If they thought we’d welcome such monumental arrogance and condescension, they were wrong. Are they really that stupid, or was it a calculated slap in the face designed to persuade us to leave the Church? If gay and lesbian Anglicans departed en masse, their problem would be solved, wouldn’t it?

  31. I did not mean to say that there has been no wisdom on marriage, but on gay relationships. They’ve only ever been envisaged as the wayward acts of straight folks who should have known better and punished abominably.

  32. Lorenzo, I don’t think these can be entirely separated, and if you look back at the conversation, it was wisdom about marriage I was referring to.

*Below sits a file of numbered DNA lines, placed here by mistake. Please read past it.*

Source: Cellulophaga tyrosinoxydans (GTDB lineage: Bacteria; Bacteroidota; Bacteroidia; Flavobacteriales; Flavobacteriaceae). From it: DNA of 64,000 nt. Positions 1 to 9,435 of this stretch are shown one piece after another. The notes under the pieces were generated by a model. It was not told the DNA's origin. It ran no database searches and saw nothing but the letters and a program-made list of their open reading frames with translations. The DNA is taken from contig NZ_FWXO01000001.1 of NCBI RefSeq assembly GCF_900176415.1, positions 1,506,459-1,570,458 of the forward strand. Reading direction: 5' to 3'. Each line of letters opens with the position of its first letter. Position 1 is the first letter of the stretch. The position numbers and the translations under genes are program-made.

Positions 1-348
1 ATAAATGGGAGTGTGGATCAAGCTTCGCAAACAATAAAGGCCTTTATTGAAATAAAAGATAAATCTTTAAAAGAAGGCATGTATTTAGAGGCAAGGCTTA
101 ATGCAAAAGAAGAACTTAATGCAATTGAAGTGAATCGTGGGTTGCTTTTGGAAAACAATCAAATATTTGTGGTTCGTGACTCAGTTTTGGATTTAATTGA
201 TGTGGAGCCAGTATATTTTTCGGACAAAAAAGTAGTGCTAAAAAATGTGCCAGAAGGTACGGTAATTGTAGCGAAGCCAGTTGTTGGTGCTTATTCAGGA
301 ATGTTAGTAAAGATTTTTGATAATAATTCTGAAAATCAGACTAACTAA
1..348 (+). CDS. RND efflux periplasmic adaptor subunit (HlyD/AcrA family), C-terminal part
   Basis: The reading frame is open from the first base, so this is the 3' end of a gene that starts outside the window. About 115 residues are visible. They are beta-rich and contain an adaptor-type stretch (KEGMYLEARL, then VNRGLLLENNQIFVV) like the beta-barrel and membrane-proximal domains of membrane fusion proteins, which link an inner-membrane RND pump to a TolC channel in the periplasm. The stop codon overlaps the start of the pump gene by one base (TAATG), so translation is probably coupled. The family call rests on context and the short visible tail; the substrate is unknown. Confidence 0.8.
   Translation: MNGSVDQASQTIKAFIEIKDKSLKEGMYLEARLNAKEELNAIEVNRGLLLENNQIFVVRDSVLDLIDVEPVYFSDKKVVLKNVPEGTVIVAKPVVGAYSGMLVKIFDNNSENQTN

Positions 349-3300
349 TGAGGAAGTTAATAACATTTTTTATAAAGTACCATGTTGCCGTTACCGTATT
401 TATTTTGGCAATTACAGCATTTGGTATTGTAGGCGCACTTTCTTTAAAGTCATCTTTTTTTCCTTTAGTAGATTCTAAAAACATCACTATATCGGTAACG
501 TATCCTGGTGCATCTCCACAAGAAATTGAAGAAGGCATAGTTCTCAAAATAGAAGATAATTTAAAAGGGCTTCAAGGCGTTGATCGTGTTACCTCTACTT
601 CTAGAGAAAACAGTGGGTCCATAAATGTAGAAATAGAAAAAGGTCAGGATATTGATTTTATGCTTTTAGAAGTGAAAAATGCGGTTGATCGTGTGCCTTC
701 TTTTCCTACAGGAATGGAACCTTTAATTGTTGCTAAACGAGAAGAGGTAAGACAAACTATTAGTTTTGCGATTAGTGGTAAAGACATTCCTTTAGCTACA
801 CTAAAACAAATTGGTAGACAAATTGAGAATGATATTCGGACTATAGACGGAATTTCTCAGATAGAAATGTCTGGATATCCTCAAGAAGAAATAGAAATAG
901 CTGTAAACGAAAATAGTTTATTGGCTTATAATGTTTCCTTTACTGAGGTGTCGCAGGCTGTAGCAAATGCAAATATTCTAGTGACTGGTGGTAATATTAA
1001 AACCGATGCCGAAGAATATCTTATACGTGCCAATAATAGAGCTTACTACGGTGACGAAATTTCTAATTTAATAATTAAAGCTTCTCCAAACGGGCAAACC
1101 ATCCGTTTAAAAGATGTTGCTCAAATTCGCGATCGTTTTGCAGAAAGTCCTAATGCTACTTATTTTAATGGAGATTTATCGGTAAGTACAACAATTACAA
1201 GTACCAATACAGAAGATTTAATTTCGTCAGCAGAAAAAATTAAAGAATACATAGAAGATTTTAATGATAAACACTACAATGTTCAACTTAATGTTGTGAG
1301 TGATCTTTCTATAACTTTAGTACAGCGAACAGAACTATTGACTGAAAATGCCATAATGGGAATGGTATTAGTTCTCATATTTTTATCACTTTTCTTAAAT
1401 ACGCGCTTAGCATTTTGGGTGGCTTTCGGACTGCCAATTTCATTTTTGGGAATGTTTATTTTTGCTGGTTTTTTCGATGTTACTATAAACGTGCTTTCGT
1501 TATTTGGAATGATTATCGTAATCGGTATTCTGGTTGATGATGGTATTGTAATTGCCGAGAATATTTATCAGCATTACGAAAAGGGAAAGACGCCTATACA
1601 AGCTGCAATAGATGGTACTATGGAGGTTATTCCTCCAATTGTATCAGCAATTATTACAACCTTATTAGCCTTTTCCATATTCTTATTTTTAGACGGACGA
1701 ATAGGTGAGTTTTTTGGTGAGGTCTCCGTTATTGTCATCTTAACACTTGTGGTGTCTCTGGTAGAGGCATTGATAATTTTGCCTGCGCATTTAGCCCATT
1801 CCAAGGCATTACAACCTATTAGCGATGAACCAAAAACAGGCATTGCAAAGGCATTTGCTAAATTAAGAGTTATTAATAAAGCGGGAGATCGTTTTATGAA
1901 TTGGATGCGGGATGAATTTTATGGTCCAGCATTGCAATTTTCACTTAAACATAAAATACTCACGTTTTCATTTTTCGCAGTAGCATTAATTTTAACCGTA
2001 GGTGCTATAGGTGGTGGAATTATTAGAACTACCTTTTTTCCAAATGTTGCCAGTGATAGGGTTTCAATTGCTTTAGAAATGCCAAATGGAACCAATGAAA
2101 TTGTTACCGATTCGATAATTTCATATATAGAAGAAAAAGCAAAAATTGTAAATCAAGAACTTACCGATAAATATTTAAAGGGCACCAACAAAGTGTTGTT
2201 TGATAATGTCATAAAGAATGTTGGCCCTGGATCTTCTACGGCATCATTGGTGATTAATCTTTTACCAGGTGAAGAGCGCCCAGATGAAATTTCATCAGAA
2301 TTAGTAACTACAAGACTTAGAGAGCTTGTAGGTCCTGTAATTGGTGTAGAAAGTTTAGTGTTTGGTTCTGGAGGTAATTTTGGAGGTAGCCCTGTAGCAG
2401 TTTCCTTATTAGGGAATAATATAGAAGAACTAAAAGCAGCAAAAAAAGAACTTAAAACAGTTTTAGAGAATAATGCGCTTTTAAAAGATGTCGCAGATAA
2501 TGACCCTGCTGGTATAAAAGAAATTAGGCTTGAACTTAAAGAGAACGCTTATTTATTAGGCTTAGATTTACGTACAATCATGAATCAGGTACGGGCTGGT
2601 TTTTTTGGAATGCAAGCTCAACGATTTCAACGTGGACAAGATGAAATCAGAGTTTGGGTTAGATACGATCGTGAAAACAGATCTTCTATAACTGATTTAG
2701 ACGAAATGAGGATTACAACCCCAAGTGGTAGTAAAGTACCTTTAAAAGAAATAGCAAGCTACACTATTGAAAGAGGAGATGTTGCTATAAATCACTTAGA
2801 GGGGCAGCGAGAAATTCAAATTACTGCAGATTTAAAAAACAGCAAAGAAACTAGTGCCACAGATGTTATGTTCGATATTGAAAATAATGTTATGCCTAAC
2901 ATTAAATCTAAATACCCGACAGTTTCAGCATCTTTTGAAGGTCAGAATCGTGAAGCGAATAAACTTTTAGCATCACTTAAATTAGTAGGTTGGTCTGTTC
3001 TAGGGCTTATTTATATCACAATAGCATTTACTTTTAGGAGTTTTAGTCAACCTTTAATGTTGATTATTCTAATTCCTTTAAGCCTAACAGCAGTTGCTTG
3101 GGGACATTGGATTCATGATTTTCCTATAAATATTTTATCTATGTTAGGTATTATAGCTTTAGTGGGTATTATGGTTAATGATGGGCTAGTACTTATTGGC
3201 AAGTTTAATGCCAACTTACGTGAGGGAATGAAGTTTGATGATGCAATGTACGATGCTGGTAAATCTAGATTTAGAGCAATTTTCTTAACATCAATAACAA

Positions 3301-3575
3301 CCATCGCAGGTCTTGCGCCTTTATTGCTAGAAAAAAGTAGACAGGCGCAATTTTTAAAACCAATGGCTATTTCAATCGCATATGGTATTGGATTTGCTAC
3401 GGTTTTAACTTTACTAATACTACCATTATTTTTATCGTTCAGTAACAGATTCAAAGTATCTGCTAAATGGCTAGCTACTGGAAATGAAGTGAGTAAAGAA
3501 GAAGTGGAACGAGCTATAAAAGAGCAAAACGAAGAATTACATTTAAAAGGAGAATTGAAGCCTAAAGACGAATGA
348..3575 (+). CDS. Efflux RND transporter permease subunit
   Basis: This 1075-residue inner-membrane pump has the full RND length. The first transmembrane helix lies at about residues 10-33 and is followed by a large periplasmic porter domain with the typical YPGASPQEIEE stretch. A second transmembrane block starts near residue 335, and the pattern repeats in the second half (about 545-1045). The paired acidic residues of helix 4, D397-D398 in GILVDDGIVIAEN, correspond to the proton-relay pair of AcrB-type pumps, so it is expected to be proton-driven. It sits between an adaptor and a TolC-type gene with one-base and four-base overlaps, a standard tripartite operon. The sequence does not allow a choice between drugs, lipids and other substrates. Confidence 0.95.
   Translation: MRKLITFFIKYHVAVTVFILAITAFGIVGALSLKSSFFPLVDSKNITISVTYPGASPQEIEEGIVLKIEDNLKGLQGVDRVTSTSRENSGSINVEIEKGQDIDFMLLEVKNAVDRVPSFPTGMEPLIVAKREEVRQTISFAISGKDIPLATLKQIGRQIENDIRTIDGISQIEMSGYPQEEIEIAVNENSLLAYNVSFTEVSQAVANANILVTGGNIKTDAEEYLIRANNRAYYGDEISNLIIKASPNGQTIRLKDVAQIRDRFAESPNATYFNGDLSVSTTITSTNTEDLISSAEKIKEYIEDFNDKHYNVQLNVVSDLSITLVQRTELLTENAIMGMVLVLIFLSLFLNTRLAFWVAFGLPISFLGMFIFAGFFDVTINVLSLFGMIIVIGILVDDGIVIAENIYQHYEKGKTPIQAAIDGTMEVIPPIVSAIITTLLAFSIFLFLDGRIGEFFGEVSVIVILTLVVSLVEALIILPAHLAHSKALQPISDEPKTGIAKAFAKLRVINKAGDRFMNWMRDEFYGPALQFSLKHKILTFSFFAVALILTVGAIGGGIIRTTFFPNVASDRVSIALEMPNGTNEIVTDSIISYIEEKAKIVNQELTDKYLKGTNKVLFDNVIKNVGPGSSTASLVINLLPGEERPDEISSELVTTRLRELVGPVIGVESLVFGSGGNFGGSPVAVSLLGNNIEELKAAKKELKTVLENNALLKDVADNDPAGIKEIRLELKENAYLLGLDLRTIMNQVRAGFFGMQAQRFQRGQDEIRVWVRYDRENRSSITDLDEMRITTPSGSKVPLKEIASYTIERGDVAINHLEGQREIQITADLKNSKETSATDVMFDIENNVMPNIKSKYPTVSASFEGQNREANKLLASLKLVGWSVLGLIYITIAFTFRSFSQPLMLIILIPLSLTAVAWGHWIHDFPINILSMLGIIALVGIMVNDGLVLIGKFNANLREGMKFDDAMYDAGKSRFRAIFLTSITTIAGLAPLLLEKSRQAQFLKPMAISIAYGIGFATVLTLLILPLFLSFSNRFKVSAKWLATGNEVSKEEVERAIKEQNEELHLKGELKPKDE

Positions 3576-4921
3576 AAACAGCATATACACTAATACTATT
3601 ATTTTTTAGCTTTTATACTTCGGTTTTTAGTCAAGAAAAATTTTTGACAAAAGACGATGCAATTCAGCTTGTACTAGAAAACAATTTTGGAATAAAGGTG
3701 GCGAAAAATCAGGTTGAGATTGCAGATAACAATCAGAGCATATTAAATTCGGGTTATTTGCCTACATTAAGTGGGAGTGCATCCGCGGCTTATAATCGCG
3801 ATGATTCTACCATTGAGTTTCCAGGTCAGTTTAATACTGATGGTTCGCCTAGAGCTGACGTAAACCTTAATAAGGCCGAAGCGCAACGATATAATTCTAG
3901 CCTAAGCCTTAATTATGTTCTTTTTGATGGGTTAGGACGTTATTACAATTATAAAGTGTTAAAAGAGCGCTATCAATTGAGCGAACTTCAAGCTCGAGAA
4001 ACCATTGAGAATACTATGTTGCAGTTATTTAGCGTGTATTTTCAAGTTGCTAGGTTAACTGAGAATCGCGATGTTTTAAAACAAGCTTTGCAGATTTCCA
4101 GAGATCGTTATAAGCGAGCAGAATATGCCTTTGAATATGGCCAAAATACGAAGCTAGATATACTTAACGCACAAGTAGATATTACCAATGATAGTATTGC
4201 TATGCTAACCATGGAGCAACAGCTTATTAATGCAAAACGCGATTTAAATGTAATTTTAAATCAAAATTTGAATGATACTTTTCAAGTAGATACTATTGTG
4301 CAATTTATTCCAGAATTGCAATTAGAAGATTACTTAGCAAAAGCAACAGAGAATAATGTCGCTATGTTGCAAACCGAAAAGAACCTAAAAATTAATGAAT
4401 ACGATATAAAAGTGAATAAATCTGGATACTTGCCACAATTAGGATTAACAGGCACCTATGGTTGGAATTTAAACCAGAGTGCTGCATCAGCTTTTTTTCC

Stephen, I think you put the concern clearly. I really don’t know what the group thought the report would achieve in relation to a compromise. But as I say, there is something more fundamental missing in the whole process. As Jeffrey John points out, the problem has been developing for 50 years, so I suspect it will take another 50 to resolve.

  33. Stephen – you can’t be serious. The CofE has a clear statement of its views, and PILLING IS COMMITTED TO NOT CHANGING THAT. Given that context, to expect more than Pilling has offered – and even that is actually pure obfuscation rather than any sort of moral clarity – is inconceivable.